Being able to accurately measure flow is an essential element of a wide variety of industries, from medical and pharmaceutical to oil, gas and wastewater treatment. With a number of different ways to measure flow using different technology, such as electromagnetic, vortex and mechanical, while such methods are traditional and very effective in certain applications, they aren’t the most effective option for every application.

For example, in some situations, using a more traditional tool that has moving or intrusive parts to measure flow, is not always desirable, since its techniques are invasive and not so long lasting. There are some instances in which a less invasive and longer lasting technique of measuring flow is beneficial, and the type of ultrasonic flowmeters designed by Coltraco perfectly fit the bill.

What are ultrasonic flow meters and how do they work?

Without the need to make contact with any of the contents of a pipe, an ultrasonic flowmeter uses sound waves to accurately measure flow. Attached internally or externally to a pipe, they transmit ultrasonic waves when activated, from one side to the other side of the meter, which, when collected and measured, can be used to precisely determine the flow.

While all flowmeters operate using the same guiding principle, there are several different types to choose from. Some ultrasonic flowmeters can be fed into the pipe, while others are attached inline, and some can even be attached to a pipe externally with the use of clamps. This type of meter is both non-invasive and non-destructive, and is referred to as a clamp-on flow transducer.

Operating with the use of sound waves, there are two main types of ultrasonic flowmeters: Doppler and transit-time, each of which operates slightly differently in the transmission and measuring of sound waves:

Doppler ultrasonic flowmeters – these flowmeters use the Doppler effect to calculate flow rate. By transmitting a sound wave that travels through the fluid, the flowmeter measures the way in which the wave reflects: when the fluid isn’t moving, the reflected sound’s frequency remains the same, but if the fluid isn’t still and is moving, the reflected wave frequency is different; this effect is called the Doppler effect.

Transit-time flowmeters – when using this particular type of flowmeter, ultrasonic waves move in diagonally opposing directions, with one signal being sent upstream in the pipe, while the other signal is sent moving downstream. To measure flow using this technique, the difference in time that it takes for the two signals to reach the opposing side, is calculated. Under conditions in which there is no flow of liquid, the measurements for transit-time will be exactly the same, whereas in conditions in which the fluid is flowing, the wave travelling upstream will do so at a slower rate than the wave travelling downstream.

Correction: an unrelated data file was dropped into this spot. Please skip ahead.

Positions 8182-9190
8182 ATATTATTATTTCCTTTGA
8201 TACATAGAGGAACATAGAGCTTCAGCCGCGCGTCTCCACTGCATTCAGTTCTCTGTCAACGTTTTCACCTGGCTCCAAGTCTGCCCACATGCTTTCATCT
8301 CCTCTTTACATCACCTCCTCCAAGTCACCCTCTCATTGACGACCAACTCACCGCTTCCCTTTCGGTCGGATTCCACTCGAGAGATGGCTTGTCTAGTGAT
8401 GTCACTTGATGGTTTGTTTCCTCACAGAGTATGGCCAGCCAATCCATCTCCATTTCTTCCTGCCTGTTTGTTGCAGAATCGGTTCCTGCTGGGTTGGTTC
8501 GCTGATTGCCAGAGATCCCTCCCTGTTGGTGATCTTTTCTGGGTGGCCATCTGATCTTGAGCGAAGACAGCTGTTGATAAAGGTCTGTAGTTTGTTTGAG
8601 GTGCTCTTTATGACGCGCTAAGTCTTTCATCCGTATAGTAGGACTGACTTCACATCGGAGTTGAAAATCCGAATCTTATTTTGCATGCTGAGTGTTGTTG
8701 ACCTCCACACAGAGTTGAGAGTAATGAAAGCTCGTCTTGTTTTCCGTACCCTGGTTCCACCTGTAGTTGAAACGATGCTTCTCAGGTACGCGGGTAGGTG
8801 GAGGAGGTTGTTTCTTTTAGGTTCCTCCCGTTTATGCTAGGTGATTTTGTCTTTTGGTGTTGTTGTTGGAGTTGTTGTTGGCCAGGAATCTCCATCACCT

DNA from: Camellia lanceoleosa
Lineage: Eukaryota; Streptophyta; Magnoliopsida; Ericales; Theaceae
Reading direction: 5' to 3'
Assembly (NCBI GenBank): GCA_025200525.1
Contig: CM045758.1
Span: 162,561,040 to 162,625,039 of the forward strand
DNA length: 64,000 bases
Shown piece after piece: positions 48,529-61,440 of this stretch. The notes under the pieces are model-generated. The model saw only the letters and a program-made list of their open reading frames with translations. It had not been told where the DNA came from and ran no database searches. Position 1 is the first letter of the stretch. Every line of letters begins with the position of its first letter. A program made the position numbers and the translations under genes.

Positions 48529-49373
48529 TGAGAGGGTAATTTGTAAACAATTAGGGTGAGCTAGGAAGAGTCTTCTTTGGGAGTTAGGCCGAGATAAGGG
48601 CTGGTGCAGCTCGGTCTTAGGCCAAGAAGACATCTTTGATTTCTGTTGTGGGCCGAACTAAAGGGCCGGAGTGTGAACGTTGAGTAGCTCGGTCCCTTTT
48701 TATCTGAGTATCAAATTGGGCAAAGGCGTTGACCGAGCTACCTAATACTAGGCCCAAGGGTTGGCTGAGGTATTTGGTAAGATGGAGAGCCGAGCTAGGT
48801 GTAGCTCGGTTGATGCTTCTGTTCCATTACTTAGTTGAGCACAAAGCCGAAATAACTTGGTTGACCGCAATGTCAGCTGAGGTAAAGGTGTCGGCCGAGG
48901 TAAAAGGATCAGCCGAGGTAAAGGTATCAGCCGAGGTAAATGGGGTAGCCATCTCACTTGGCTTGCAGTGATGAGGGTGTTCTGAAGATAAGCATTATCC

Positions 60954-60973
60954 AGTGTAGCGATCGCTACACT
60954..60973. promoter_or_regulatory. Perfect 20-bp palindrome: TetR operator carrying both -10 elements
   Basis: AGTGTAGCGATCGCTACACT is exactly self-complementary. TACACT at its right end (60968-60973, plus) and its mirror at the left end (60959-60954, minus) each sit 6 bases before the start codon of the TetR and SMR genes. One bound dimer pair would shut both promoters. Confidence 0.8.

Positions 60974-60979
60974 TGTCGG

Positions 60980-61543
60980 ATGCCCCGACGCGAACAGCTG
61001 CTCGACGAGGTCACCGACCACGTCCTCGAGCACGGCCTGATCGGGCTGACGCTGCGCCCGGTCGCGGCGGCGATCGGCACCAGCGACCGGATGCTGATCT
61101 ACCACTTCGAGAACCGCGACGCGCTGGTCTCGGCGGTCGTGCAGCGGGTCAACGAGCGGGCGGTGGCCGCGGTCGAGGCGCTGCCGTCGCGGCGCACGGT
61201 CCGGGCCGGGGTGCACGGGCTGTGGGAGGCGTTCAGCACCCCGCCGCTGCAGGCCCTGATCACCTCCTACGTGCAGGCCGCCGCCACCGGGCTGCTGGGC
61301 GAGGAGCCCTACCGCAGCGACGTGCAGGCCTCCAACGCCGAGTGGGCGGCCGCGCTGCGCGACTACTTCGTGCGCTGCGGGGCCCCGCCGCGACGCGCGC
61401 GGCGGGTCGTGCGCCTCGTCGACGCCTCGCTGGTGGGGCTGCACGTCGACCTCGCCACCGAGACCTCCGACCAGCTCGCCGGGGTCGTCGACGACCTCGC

Working by transmitting and receiving ultrasound waves through a pipe that’s carrying a liquid, both of these types of flowmeters measure flow in the same way, but the Doppler flowmeters are able to measure liquids that contain impurities and particulates, while the other type of transit-time meters are usually only used for measuring liquids that are clean and which contain no particulates.

Both of these types of flowmeters have a great many advantages, but it is important to recognize that they aren’t always ideal for use in every application. With this in mind, a thorough understanding of the pros and cons of each option is essential if you’re to make a reasoned assessment of which type of ultrasonic flowmeter would best suit your needs within your particular industry.

What are the advantages of using ultrasonic flowmeters?

Extremely useful in many different industries and across a wide range of applications, ultrasonic flowmeters have a number of advantages, the most popular of which can be found below:

  • They don’t have any moving parts

Using moving parts that act as mechanical sensors, traditional flowmeters can be problematic in certain applications, since they have a tendency to obstruct normal flow and can even cause a loss of pressure. Additionally, the moving parts of a traditional flowmeter can degrade significantly over time, meaning that they often need to be repaired or replaced, and offer up results that aren’t as accurate. Using an ultrasonic flowmeter eliminates the worry of degradation or blockages (or both) as there are no moving parts involved at all.

  • They are easy to maintain

Without any moving parts, as discussed above, ultrasonic flowmeters require minimal maintenance and have a much longer lifespan. Also, because they use a lot less power, they can keep performing successfully for a good number of years before requiring replacement batteries.

  • They have both digital and analog options

Available in a wide range of outputs, the advanced technology of ultrasonic flowmeters has enabled ultrasonic transducers to be created that give digital readouts, and have capabilities for network connection. What advantage does this give? Transducers are able to communicate all of their measurements to a central monitoring system, and in real time.

  • They are highly accurate